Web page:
Along with other proposed changes to the RET, the issue of RECs for native forest waste incinerators is expected to return to parliament, with crucial cross bench senators Ricky Muir and Jackie Lambie vocal in support.
Changed conditions in forest markets could mean this has a bigger impact on Australian renewables that it has in the past.
Native wood waste was disqualified for RECs in 2011 when the Clean Energy Futures Package was announced. Plantation waste was retained in the scheme, and furnaces registered before 2011 were allowed to continue to operate and claim credits.
Historically, only a moderate number of RECs have been created by wood waste generators. The total is currently about 150,000 per year – about equivalent to the output of 100MW of PV.
Most of these RECs are made by power stations still covered by transitional rules. The remainder – about 36,000 per year – are registered by a single new applicant; the VISY pulp and paper mill at Tumut, which uses urban wood waste.
Reports that extol the potential for bioenergy to expand in Australia generally focus on the size of the resource – and there is certainly a large volume of waste.
A CSIRO study (which assumes some pulpgrade will be used as well as waste) estimates that 10,000 GWh could be produced annually from current logging rates. This would definitely contribute towards a 41,000GWh RET.
However the economics are currently marginal. A Deloitte study prepared for the industry cites costs of $30-60 per tonne of green waste delivered (from a distance of 50km), with the price paid falling across the same range. Many would be further from a market.
RECs could add about $30 a tonne (green) at today’s price, for generators not already eligible under transitional rules.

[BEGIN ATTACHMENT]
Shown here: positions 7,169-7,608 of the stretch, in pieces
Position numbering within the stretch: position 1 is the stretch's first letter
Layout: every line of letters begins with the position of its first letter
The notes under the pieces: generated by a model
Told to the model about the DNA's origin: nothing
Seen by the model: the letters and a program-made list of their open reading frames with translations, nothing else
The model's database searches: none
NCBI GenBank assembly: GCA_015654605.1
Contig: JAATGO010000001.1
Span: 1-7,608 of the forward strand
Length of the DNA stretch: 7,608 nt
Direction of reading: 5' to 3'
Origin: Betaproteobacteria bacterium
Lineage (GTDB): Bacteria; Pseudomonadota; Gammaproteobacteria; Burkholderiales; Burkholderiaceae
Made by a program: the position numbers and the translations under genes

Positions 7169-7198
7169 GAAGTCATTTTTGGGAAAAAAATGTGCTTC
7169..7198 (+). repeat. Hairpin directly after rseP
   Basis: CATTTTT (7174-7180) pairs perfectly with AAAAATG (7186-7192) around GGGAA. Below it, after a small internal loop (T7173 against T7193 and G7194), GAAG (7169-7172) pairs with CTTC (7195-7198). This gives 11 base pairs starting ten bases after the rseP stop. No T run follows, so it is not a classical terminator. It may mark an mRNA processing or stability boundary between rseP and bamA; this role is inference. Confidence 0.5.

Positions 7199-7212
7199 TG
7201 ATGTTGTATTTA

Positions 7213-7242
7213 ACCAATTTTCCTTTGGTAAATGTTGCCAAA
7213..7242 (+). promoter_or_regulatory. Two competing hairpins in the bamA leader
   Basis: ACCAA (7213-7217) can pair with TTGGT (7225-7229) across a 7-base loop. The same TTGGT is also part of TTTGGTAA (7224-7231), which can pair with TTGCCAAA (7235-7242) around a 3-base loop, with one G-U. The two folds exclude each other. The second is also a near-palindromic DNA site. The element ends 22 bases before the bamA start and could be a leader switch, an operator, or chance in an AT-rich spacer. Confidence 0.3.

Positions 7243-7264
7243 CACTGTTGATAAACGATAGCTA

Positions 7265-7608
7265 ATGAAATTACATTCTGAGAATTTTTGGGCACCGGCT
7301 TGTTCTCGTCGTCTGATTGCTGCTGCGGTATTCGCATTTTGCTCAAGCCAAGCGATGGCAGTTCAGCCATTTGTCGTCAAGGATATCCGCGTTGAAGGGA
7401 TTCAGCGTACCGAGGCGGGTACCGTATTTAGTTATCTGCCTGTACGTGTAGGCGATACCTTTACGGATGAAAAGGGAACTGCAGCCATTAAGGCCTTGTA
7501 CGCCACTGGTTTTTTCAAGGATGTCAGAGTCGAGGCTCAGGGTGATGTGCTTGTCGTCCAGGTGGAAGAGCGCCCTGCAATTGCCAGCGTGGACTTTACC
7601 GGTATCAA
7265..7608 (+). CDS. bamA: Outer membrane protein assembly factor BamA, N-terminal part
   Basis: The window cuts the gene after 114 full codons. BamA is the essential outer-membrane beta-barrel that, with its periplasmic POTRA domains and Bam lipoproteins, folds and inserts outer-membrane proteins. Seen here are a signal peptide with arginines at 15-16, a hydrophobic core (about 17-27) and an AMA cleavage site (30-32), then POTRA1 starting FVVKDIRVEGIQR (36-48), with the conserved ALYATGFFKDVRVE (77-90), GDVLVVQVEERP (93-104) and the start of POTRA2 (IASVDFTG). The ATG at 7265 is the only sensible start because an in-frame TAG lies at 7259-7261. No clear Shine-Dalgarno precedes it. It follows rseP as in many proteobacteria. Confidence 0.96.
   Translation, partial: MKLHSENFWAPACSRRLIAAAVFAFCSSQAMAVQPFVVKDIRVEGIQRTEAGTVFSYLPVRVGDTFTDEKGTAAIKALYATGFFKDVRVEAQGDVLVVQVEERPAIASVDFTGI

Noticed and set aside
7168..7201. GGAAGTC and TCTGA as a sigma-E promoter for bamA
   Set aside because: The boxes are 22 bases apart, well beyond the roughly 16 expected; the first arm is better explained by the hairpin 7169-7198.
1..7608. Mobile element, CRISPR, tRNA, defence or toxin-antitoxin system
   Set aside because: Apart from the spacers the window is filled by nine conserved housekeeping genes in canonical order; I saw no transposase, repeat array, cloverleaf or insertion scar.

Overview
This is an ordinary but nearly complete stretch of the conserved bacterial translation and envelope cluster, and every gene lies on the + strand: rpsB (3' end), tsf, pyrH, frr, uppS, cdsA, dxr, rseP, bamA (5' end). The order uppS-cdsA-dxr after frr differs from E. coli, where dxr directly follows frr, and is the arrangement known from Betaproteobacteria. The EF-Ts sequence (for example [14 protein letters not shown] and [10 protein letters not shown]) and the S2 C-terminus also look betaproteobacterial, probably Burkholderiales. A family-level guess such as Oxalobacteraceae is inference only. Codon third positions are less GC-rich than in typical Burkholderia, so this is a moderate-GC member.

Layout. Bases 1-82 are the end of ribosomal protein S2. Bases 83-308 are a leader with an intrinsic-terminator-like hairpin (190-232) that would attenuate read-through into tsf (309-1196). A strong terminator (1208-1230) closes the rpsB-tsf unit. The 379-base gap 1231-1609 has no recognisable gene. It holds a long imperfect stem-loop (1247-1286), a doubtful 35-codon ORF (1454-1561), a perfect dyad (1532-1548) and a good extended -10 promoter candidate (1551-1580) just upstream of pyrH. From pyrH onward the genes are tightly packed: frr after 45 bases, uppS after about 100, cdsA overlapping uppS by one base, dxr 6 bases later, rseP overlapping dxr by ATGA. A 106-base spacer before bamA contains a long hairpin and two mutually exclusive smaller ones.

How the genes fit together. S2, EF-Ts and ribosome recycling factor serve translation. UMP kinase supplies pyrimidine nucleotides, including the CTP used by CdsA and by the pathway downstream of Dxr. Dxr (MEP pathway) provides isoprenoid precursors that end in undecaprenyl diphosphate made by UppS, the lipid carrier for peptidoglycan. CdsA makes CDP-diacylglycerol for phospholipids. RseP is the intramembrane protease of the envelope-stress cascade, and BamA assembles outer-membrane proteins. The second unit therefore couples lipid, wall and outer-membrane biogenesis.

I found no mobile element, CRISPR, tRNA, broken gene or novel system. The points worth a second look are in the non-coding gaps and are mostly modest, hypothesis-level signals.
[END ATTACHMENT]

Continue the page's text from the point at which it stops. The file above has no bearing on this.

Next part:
The value of wood chips, which constitute the bulk of native forestry output, has been falling since 2011 – partly because consumers around the world are moving to plantation-sourced products.
Processed woodchips are currently $160 per tonne. At the pulpmill door, where they would compete with feedstock for power generation, this translates to a price of about $55 per tonne. In 2011, the last time generators could register to create RECs, competing prices were $25 higher. (Whether these markets compete directly would depend on the grades of wood made eligible for RECs generation.)
Those opposed to granting RECs cite the tendency for supplementary, and often subsidised, activities taking over to drive native harvesting, with woodchipping itself the prime historical example.
The numbers seem to justify this concern – and any slowdown in the transition away from carbon-intensive native harvesting will come at the expense of the transition to wind and solar.
Emma Chessell has worked in the renewables industry in the Northern Territory in technical roles and as a trainer
Originally Published at http://reneweconomy.com.au/2015/proposal-to-include-native-wood-waste-could-hit-wind-solar-88498